13) How much are you planning to drink? _______________________________
14) When are you planning to drink this? _______________________________
During the marathon:
15) Do you have any plans about drinking during the race?
No _____ (if No, please go to question 19)
16) If Yes, what are you planning to drink? _____________________________
17) How much are you planning to drink? ____________________________
18) At what stages of the race are you planning to drink?
19) Some people carry their own drinks from the start of the race – do you intend to do that?
No _____ (if No, please go to question 25)
20) If Yes, what drink will you carry? _______________________________
21) What volume will you carry? __________________________________
22) Do you plan to drink water provided in bottles at water stations during the race?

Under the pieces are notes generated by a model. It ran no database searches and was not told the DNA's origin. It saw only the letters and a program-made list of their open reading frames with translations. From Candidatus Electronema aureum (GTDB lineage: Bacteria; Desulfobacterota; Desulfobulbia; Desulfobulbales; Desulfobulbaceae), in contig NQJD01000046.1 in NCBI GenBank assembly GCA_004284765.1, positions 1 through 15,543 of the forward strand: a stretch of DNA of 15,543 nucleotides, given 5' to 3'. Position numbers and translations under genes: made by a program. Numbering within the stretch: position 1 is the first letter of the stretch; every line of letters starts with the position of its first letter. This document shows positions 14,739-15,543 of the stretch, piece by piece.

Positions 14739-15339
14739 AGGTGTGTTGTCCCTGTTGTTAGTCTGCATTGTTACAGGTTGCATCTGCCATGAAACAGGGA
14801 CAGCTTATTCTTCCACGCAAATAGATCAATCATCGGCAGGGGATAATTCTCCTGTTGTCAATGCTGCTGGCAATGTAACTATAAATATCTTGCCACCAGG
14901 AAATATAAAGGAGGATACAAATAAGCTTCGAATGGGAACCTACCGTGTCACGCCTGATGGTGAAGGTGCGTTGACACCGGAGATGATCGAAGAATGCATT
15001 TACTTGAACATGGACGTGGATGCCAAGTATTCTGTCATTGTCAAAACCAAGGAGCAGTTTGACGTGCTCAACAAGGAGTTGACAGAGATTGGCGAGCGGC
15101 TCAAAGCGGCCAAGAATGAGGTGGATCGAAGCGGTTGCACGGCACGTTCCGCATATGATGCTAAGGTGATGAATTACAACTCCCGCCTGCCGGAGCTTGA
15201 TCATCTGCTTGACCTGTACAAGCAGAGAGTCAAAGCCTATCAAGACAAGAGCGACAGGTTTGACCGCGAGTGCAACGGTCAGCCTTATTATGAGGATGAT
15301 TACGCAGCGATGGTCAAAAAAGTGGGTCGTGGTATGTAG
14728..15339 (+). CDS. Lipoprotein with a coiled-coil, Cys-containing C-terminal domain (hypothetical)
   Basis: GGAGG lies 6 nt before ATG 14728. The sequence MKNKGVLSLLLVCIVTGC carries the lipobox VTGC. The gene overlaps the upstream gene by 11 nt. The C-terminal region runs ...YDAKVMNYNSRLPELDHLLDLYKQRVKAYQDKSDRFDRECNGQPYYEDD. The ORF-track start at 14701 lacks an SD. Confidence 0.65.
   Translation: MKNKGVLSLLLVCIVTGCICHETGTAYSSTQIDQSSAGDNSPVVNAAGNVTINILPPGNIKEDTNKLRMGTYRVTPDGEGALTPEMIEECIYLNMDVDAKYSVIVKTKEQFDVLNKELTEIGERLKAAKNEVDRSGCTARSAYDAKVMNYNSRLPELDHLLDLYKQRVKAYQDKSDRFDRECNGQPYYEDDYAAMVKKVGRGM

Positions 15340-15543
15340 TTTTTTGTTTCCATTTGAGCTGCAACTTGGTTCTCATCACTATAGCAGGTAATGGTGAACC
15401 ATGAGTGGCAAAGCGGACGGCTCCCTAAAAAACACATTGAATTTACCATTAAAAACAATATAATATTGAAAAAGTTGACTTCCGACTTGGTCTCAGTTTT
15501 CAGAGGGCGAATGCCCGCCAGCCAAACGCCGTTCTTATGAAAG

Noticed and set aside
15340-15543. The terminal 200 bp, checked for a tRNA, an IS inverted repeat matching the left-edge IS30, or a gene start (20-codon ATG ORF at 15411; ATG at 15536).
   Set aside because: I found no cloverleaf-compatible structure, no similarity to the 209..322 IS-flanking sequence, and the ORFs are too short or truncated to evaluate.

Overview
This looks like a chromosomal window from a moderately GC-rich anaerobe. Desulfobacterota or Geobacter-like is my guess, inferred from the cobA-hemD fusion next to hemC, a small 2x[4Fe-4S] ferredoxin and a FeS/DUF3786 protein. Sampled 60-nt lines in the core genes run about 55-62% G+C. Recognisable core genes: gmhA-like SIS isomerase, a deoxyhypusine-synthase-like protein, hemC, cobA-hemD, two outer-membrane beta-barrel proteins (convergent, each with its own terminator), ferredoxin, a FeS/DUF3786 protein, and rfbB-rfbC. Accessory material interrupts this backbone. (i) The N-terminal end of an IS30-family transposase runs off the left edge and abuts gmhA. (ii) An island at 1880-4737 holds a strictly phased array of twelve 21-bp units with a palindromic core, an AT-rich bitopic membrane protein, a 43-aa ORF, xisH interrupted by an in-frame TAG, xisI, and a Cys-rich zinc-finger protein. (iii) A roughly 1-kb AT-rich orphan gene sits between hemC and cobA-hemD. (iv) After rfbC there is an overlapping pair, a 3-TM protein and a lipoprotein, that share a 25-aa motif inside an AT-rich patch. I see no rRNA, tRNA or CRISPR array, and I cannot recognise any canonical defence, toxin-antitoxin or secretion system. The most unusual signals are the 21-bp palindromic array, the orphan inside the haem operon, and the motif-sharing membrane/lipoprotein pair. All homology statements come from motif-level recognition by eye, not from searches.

No _____ (if No, please go to question 25)
23) If yes, at how many water stations will you take bottles of water? _____
24) How much of each bottle do you anticipate that you will drink?
A few sips _____
Several mouthfuls _____
Half the bottle _____
Most or all of the bottle _____
25) Do you plan to drink the sports drink (Lucozade) provided at the drink stations during the race?
No _____ (if No, please go to question 28)
26) If Yes, at how many drink stations will you take a sports drink? _____
27) How much of each pack do you anticipate that you will drink?
A few sips _____
Several mouthfuls _____
Half the pack _____
Most or all of the pack _____
28) What is the volume of each water bottle given out on the course?
(please estimate if you don’t know exactly) _____mls
29) What is the volume of each pack of sports drinks given out on the course?
(please estimate if you don’t know exactly) _____mls
30) What factors may affect how much you drink in order of importance?